View Full Version : Risk of Deafness from Ear Medications

05-31-2010, 01:11 PM
I'm grateful to Natalie and the K9Diabetes forum for posting this alert about common ear medications and their potential to do irreversible harm:

After reading this alarming thread and the associated links, I have a lot of questions.

Does it take any great skill for a vet to see the eardrum and determine whether or not it's perforated/broken? Is this something a specialist should determine?

I'm confused about bacterial -vs- yeast ear infections. Are antibiotics used for bacterial infections, and antifungals used to treat yeast? I read that yeast infections have a strong odor and bacterial infections have no odor. For those of you who have experience with both types of ear infections, do you know whether this is true or not?

I also read that antibiotics given systemically can cause loss of hearing, but I don't know if this is true or not. Is it externally/directly applied antibiotic ointments and drops.... AND shots, pills, liquid antibiotics taken by mouth that put a dog at risk for becoming deaf?

If the eardrum is perforated, and the dog has the kind of infection that requires antibiotics, what are the treatment options?


05-31-2010, 05:27 PM
Rosey, I can answer a few of your questions as my 1st Cushpup, Barkley, suffered from chronic ear infections due to his severe allergies. A GP vet, I would think, should be able to easily visualize the eardrum with an instrument called an otoscope(sp?), unless the ear is so badly infected it's draining. You are correct, antibiotics are used for bacterial infections, anti-fungals for yeast. Yeast is a specific type of fungus. Frequently, a pup may have a mixed infection, both bacteria & yeast, therefore a topical has to be selected that has both an antibiotic & anti-fungal components. IMO, there is a bigger risk of deafness using topical medication than oral, but I think the risk occurs with repeated use of these medications when you have a pup like Barkley who suffered from 3-4 ear infections yearly.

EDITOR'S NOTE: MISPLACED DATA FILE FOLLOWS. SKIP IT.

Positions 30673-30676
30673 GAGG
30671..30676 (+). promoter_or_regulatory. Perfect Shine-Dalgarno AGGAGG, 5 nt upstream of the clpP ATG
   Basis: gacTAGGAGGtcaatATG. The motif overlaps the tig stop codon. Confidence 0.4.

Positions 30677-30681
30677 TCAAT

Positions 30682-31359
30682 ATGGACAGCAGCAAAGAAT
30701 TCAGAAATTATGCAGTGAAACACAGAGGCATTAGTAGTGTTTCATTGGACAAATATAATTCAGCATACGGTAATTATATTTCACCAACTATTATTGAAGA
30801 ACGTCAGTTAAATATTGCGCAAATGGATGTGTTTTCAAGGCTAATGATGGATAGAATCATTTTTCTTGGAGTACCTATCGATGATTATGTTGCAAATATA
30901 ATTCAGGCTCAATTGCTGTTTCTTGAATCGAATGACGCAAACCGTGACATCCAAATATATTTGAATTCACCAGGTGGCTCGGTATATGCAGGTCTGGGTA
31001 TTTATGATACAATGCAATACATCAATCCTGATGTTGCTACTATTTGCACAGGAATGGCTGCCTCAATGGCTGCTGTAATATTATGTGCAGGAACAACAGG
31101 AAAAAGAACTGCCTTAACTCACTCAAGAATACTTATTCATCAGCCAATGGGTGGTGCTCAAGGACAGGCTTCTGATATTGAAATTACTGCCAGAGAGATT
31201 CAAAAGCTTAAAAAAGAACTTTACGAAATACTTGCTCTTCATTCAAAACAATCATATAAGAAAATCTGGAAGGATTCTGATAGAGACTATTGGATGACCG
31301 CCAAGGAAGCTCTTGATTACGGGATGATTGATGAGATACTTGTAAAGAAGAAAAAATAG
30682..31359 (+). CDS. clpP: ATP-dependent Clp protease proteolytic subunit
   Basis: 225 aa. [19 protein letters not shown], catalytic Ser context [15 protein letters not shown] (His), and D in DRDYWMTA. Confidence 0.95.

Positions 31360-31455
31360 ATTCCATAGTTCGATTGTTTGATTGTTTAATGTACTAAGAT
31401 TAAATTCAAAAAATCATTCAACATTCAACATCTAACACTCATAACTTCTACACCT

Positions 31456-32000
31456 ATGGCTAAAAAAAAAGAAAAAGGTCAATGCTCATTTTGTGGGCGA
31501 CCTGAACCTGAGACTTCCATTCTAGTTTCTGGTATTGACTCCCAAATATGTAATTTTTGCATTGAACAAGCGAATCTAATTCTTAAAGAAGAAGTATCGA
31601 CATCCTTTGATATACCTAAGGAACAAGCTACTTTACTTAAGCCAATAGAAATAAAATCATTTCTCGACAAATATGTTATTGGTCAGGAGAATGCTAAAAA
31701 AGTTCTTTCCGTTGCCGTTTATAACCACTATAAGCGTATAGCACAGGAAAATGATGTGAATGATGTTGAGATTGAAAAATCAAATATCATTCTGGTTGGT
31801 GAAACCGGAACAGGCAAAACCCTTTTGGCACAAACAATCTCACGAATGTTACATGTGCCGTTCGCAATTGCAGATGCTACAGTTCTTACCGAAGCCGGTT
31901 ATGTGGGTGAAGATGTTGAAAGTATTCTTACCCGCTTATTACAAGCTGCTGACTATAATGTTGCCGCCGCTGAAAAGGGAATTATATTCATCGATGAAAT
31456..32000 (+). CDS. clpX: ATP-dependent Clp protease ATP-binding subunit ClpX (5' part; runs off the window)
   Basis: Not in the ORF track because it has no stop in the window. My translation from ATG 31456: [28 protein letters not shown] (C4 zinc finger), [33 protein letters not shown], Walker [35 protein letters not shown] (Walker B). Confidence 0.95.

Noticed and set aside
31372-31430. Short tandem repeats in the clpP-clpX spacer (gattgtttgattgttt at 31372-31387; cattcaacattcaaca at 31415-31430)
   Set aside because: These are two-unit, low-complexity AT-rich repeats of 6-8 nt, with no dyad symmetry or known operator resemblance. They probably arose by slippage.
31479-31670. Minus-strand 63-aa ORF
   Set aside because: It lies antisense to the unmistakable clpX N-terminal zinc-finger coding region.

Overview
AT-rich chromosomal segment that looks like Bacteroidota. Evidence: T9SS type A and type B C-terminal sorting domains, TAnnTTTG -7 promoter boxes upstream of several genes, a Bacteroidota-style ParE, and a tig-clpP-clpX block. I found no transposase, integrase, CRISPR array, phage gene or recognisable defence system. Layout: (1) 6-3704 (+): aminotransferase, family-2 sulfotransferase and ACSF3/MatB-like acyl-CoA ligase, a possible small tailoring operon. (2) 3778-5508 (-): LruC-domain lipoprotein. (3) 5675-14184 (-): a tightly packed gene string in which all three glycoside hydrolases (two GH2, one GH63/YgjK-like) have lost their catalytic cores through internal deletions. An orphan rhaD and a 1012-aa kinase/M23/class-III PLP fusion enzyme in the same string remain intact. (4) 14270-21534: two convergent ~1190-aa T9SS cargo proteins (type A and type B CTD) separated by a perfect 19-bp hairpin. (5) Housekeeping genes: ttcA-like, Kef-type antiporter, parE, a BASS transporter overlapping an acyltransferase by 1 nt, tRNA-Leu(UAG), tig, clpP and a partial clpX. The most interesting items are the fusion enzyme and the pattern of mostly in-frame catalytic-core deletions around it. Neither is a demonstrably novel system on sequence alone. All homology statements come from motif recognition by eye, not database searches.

PS- Forgot, ear infections frequently do have a very strong odor, usually when it's yeast. The 2 things I would always do when Barkley was showing signs of an ea infections was what I called the "smell test, & the look test." I would check to see if the skin on the underside of his ear flaps was red or inflamed, along with smelling his ears. If I either saw red or smelled something other than a normal type of ear odor, we were off to the vet.

Harley PoMMom
05-31-2010, 09:10 PM
I believe John had posted about this antibiotic, Gentamycin/Gentamicin, and this one you don't ever want rx'd to your furbaby. Gentamycin/Gentamicin is known to cause deafness in pets and irreversible injuries in humans.

Various drugs including the Aminoglycoside antibiotics can be toxic to the ear structures and cause deafness. Aminoglycoside antibiotics such as Gentamicin, Neomycin, and Kanamycin should not be used except under strict veterinary supervision. High doses and/or lengthy treatments with these antibiotics should be avoided.


Here is another link about it (human oriented):